God Helps Us
America remains as religious as you thought.
Jul 29, 2013, Vol. 18, No. 43 • By WILLIAM MCKENZIE
Latinos could influence the way evangelicalism shapes national politics, and we’re seeing it already in the immigration debate. Latino evangelicals like Reverend Samuel Rodriguez are speaking out for a broad reform of policies, not just tighter security along the border. Look for more such influence. Look, also, for the role that baby boomers could play in religion in general. The older people get, the more likely they are to turn to some kind of faith, a point that Newport backs up with data. If those of us who are boomers follow this time-honored trend, we could become a growth industry for churches and other houses of faith. I had not thought of the possibility before reading this book, but what an irony if boomers, a generation known in part for self-absorption, should fuel religious growth on our way out.
The part of the book that caught me most off-guard, and that is worth the cover price, is the section that deals with the link between religion and health. I was genuinely skeptical when I started reading Newport’s explanation of data that show how people of faith tend to enjoy better health. I still don’t know what to do with the point: All sorts of people could use it to create a new prosperity gospel, preaching that virtuous living leads to good health. But what would that mean to the religious person who ends up with cancer?
Still, the research that Newport presents is compelling. There is, for example, a table that shows that Americans who consider themselves “very religious” enjoy higher rates of “well-being” than both moderately religious and nonreligious Americans. The Gallup-Healthways “Well-Being Index” shows very religious Americans reporting higher rates of emotional and physical health, as well as greater rates of healthy behaviors. The same is true of the correlation between the degree of religiousness and worry, stress, and anger. Very religious Americans experienced less of those emotions than the moderately religious or nonreligious.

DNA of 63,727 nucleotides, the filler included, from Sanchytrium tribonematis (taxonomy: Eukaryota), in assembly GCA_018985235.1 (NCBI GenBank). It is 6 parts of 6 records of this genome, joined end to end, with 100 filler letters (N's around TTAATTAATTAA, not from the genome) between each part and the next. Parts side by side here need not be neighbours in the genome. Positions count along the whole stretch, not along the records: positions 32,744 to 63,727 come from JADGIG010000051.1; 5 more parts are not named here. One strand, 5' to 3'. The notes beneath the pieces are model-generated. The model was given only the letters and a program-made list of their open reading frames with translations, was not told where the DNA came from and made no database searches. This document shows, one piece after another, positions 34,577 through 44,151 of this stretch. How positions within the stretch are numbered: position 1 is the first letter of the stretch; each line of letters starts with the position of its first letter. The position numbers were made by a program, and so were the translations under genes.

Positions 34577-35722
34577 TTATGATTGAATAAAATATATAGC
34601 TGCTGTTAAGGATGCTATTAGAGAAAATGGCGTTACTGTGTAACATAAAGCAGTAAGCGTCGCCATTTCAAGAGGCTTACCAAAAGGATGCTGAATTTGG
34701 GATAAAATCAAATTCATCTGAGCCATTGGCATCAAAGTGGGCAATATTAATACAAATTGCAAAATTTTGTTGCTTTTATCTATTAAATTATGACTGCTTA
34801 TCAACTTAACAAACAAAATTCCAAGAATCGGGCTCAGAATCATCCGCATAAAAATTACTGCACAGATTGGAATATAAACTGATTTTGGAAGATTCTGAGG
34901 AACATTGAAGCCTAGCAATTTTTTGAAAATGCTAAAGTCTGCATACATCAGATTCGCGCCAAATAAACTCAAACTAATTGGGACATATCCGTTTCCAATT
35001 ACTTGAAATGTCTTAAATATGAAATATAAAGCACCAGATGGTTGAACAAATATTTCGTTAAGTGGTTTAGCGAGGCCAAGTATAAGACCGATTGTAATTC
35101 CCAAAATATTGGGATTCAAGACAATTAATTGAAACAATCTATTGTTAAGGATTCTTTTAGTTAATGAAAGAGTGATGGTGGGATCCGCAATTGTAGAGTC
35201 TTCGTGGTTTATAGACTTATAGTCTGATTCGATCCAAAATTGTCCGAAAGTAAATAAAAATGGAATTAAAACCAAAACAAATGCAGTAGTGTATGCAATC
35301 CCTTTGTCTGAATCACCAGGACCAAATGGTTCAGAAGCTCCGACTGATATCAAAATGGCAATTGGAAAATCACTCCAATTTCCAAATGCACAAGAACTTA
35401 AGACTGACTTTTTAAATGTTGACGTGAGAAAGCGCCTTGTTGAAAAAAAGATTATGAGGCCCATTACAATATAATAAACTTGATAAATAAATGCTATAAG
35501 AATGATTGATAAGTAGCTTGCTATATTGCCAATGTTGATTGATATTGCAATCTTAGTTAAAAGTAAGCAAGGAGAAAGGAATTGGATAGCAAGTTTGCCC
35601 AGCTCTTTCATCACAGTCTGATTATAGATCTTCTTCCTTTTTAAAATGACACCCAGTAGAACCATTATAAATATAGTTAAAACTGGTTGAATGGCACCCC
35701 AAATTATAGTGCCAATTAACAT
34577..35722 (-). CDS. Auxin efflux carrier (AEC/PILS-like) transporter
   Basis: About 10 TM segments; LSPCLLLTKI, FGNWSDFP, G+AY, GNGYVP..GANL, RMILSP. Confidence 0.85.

Some of these findings make me squeamish: You can almost hear the religious marketing agents hyping the connection between faith and health, promising a stress-free life. (Of course, the last time I checked, some of the greatest martyrs experienced a good deal of stress.) Still, the data show that something is going on. And that is the compelling part of God Is Alive and Well, which you would expect from a Gallup editor’s work. But Newport presents his information clearly in this easy-to-read book, a book that is important to read, as well, if you want to find out more about the state of religion in America.
William McKenzie, a columnist for the Dallas Morning News, moderates the Texas Faith blog at DallasNews.com.